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MODULE 10. Security. Module 10 – Security Introduction. The Transportation Security Administration (TSA) and the Hazardous Materials Regulations (HMR) require every propane company to have a hazardous materials security plan.

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module 10


module 10 security introduction
Module 10 – Security Introduction

The Transportation Security Administration (TSA) and the Hazardous Materials Regulations (HMR) require every propane company to have a hazardous materials security plan.

This plan must identify potential security risks and areas that may be vulnerable while on the job, as well as appropriate measures to address them.

After completing this module, you will be able to:

  • Identify the requirements for a security plan.
  • Describe the ways you can enhance transportation security.
lesson 1

Security Plan Requirements

security plan requirements introduction
Security Plan Requirements Introduction

Security plans must provide specific measures to address any potential security risks. These measures will vary depending on the nature and level of the potential threat.

At a minimum, every security plan must include the following:

  • Personnel Security measures to confirm information provided by job applicants for positions that involve access to and handling of hazardous materials. The confirmation system must be consistent with federal and state laws and requirements concerning employment practices and individual privacy.
  • Unauthorized Access measures to address any risk of unauthorized people gaining access to hazardous materials or transport vehicles.
  • En Route Security measures to protect shipments of hazardous materials during all stages of transport, including temporary storage.
security plan requirements cont
Security Plan Requirements, cont.

Your company must retain a copy of its written security plan while it is in effect. Employees who are responsible for implementing the plan must receive copies of the portion pertaining to their tasks and responsibilities. Depending on the nature of their work, employees may be required to demonstrate a “need to know” for security plan details. Some may also be required to undergo a background investigation or security clearance.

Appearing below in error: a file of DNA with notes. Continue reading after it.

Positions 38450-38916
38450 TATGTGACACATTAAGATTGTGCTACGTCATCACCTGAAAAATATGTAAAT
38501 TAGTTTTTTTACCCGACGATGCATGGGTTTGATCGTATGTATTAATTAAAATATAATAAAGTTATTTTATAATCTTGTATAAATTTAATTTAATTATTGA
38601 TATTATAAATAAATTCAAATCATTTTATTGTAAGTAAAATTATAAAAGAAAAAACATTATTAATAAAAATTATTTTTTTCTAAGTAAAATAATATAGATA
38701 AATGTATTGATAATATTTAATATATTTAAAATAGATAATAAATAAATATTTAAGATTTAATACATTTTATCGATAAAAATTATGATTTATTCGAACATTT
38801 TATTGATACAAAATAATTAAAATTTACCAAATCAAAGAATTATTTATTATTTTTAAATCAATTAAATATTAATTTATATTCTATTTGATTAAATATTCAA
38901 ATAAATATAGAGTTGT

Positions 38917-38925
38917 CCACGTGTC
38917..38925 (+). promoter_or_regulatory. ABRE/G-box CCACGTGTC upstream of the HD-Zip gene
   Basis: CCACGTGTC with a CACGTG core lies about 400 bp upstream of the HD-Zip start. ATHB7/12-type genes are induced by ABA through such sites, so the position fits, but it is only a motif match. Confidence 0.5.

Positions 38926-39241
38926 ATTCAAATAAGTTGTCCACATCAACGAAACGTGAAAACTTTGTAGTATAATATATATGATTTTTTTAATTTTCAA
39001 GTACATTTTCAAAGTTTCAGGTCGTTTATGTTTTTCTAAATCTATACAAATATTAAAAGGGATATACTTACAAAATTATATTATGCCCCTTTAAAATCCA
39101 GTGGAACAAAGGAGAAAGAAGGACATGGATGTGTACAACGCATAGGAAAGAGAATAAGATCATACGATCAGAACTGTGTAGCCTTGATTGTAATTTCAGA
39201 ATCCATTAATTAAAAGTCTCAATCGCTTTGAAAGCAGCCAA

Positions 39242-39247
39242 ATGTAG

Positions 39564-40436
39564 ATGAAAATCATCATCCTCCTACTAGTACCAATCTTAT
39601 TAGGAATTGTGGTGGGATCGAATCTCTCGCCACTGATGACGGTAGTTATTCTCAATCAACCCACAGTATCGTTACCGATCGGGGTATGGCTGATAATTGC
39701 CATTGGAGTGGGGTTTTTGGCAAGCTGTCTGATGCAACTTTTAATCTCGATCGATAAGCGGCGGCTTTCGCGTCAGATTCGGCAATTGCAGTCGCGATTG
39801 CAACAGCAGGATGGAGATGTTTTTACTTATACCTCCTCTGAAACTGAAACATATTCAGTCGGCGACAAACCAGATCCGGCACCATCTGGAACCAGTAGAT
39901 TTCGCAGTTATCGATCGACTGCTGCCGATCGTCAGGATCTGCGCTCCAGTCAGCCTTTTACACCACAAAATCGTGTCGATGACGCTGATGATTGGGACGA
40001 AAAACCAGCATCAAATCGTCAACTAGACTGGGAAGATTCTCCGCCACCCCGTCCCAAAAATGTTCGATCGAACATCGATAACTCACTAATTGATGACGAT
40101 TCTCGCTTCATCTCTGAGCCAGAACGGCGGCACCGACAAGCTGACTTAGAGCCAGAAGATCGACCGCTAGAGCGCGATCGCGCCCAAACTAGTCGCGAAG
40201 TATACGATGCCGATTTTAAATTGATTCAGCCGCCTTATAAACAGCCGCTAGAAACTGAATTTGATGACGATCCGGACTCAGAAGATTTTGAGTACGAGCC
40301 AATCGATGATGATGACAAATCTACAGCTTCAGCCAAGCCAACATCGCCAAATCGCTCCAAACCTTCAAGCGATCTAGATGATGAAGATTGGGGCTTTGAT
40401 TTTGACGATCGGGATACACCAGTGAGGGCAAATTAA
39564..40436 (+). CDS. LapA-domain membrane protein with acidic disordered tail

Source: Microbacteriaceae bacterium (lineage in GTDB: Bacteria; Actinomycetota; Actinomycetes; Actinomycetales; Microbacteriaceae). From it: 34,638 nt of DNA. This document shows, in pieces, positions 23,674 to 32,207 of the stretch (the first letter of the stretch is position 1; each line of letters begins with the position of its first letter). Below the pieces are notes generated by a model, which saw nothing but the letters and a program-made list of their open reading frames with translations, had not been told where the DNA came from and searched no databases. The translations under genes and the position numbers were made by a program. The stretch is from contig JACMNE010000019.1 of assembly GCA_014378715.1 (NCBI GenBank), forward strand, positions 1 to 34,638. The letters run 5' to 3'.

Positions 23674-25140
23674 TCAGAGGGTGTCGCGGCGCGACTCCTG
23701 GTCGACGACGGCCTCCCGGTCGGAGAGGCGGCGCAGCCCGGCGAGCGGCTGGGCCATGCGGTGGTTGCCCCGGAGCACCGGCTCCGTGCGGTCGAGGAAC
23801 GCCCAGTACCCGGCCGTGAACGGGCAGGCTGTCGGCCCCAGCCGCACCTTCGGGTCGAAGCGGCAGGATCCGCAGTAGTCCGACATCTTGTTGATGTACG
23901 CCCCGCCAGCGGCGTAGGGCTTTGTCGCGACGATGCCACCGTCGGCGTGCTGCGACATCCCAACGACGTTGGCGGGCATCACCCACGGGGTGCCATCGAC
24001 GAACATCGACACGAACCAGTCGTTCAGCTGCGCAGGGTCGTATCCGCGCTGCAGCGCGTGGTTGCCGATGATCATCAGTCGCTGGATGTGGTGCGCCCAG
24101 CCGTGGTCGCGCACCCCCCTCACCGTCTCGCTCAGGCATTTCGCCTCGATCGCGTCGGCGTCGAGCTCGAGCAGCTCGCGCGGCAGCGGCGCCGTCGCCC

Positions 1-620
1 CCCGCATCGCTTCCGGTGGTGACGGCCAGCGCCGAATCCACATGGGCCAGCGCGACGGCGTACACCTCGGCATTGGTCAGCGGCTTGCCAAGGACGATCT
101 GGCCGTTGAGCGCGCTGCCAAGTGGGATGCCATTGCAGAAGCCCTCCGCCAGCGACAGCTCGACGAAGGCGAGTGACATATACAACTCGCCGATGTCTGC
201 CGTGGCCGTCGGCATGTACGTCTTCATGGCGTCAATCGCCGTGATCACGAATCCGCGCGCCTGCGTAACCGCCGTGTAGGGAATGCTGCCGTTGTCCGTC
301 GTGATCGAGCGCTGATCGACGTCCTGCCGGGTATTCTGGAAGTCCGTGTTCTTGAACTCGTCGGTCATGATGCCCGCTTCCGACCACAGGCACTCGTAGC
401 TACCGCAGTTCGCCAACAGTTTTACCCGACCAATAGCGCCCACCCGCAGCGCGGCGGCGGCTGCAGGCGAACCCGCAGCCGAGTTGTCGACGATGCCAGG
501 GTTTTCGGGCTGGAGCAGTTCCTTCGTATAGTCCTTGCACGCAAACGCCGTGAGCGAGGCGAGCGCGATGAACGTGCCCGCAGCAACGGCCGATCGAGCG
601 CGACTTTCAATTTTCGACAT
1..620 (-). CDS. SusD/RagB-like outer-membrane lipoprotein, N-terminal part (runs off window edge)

All employees are responsible to ensure that their security plan or any details about it do not fall into the hands of any unauthorized person. In some cases, this may include coworkers.

Security plans must be updated whenever there are newly assessed risks. For example, updates may be required when changes to the workplace environment introduce new potential risks. Employees affected by this update of the security plan are required to be trained accordingly.

security training
Security Training

If you are designated to perform security-related tasks, you will receive training on how to implement your portion of the security plan. This training must include security objectives, specific security procedures, individual responsibilities, actions to take during a security breach, and your company’s security structure.

All employees must receive security awareness training within 90 days of their employment. This training should include:

  • Security risks associated with hazardous materials and their transportation.
  • Methods to improve transportation security.
  • Recognizing and responding to possible security threats.
security training cont
Security Training, cont.

You will also receive in-depth training specific to the type of materials you handle. It is critical to know and fulfill your responsibilities as designated by the plan.

TSA also requires drivers to undergo a security threat assessment, including fingerprinting, an FBI criminal background check, a security/terrorism check, and immigration status verification.

Always cooperate fully with your company as these background checks and training are required by law.